For those unfamiliar with WEC, though, there are plenty of names from F1 years gone by. 2009 world champion Jenson Button will be competing in a Porsche 963 LMDh, with cult favourite Kamui Kobayashi a legend of endurance racing in his own right. Other names from recent history include Mick Schumacher, Romain Grosjean and Antonio Giovinazzi.

Bonus mention to six-time IndyCar champion Scott Dixon as well, who will be competing in Cadillac’s LMDh as he seeks his Le Mans win having competed in five races before.

When does the race start and how can I watch it?

An Idiot’s Guide To The 24 Hours Of Le Mans

The 24 Hours of Le Mans will start at 3pm CEST (2pm UK) on 15 June and, if you haven’t guessed from the name, will finish 24 hours later.

In the UK, Eurosport will broadcast the race live on television or you can watch with the Discovery+ app. If you’d rather listen in, Radio Le Mans offers uninterrupted audio coverage of the race.

You’re a bit out of luck if you’d like to go to the race, with tickets sold out. You can chance your luck on the official resale site, but you may be better off saving your pennies for the 2025 race. Tickets usually go on sale in late Autumn.

How does qualifying work?

Qualifying is split up into two sessions. The first takes place on Wednesday evening, with all 62 cars taking to the track for a one-hour session. At the end of this, the top six from each class will advance to ‘Hyperpole’ with everyone else’s starting positions determined.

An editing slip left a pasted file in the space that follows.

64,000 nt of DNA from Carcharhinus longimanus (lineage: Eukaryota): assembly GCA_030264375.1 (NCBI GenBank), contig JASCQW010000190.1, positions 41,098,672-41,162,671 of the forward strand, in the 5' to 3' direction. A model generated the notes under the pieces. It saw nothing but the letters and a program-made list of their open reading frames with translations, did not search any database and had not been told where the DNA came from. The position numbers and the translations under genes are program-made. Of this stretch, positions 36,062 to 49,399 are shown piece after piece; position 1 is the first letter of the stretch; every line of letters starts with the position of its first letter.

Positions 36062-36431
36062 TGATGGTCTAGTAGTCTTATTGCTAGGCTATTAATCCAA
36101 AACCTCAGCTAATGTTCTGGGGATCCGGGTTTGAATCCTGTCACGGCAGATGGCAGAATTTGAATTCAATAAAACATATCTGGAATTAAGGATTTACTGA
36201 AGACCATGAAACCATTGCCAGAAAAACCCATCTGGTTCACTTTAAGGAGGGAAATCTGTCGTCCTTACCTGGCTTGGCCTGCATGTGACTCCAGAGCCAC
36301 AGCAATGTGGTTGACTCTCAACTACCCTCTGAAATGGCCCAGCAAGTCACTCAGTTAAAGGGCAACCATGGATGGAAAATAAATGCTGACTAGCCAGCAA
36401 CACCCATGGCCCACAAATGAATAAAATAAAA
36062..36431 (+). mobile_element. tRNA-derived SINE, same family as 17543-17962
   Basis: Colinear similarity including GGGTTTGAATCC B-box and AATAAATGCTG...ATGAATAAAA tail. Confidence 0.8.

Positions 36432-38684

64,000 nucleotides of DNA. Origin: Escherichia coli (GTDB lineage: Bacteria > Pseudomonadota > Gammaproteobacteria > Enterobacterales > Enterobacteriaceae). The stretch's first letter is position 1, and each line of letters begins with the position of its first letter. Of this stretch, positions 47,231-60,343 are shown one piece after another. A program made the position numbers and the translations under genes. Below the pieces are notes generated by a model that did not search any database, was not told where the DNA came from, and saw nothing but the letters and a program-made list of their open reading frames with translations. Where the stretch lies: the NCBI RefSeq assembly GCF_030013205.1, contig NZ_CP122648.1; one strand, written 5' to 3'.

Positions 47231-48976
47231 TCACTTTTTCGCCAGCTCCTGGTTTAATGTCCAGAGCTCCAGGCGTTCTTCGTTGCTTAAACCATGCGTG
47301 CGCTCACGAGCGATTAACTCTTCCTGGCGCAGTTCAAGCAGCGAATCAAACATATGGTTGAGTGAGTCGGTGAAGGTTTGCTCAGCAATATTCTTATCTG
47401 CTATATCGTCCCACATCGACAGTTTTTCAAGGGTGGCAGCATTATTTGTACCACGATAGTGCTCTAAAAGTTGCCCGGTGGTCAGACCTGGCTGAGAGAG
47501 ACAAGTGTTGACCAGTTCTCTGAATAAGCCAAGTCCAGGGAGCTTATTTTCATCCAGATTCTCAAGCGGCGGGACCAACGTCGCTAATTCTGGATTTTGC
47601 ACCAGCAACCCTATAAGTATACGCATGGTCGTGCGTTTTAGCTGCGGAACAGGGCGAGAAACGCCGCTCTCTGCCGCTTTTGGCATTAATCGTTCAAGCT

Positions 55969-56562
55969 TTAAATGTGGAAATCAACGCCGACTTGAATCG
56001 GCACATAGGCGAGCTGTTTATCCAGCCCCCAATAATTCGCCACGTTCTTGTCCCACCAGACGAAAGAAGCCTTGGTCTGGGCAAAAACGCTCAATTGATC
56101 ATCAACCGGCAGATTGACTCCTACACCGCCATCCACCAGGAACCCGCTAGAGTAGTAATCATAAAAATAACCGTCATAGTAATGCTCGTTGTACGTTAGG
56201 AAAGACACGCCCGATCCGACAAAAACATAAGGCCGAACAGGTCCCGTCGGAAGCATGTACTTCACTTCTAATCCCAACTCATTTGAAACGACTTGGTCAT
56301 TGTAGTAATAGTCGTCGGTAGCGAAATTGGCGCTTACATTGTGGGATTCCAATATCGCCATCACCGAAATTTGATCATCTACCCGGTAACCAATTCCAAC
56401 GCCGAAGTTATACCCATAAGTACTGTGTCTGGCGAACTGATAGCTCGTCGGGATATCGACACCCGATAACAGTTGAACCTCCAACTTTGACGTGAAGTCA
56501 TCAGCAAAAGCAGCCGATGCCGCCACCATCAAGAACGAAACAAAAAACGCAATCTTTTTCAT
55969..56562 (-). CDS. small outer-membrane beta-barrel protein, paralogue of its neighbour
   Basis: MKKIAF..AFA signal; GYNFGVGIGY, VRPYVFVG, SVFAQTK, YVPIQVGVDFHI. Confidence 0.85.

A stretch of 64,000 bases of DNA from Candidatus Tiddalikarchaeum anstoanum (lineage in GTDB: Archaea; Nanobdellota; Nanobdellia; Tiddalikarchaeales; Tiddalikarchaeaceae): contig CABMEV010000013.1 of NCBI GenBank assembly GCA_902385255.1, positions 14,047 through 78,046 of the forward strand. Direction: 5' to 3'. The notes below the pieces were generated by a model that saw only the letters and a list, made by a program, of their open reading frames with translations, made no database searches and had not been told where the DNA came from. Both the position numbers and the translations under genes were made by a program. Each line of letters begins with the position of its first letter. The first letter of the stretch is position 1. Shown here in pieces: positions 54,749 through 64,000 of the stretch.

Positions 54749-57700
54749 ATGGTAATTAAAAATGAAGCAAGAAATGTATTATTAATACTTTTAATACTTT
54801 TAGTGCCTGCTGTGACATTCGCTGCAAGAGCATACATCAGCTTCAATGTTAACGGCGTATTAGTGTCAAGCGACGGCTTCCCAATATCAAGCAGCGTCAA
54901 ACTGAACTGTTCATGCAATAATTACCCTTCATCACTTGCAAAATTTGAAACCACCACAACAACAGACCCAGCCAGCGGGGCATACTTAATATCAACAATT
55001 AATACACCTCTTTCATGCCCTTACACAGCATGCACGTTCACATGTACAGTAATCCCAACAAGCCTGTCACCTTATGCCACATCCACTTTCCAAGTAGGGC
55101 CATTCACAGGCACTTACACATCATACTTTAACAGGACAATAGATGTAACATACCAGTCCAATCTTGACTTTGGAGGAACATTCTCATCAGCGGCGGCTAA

Hyperpole is a spectacle of its own, taking place on Thursday evening with a half-hour session. 24 cars will remain in this session to compete for pole positon in their respective classes, and refuelling is not allowed.

How do you win Le Mans?

An Idiot’s Guide To The 24 Hours Of Le Mans

Unlike Formula 1, Le Mans is a race against the clock rather than a set number of laps. Simply put, the car that covers the most distance in 24 hours wins the race.

The race doesn’t just suddenly stop as the clock ticks over, though. Once the 24-hour mark is reached, the current lap becomes the final lap. It’s very rare at that point for two cars to be wheel-to-wheel on the same lap by this point, but fingers crossed that’ll happen this year.

Rather than one driver per car (although that did happen way back when), a car has three drivers on rotation working together as a team. Each must complete a minimum amount of time in the car.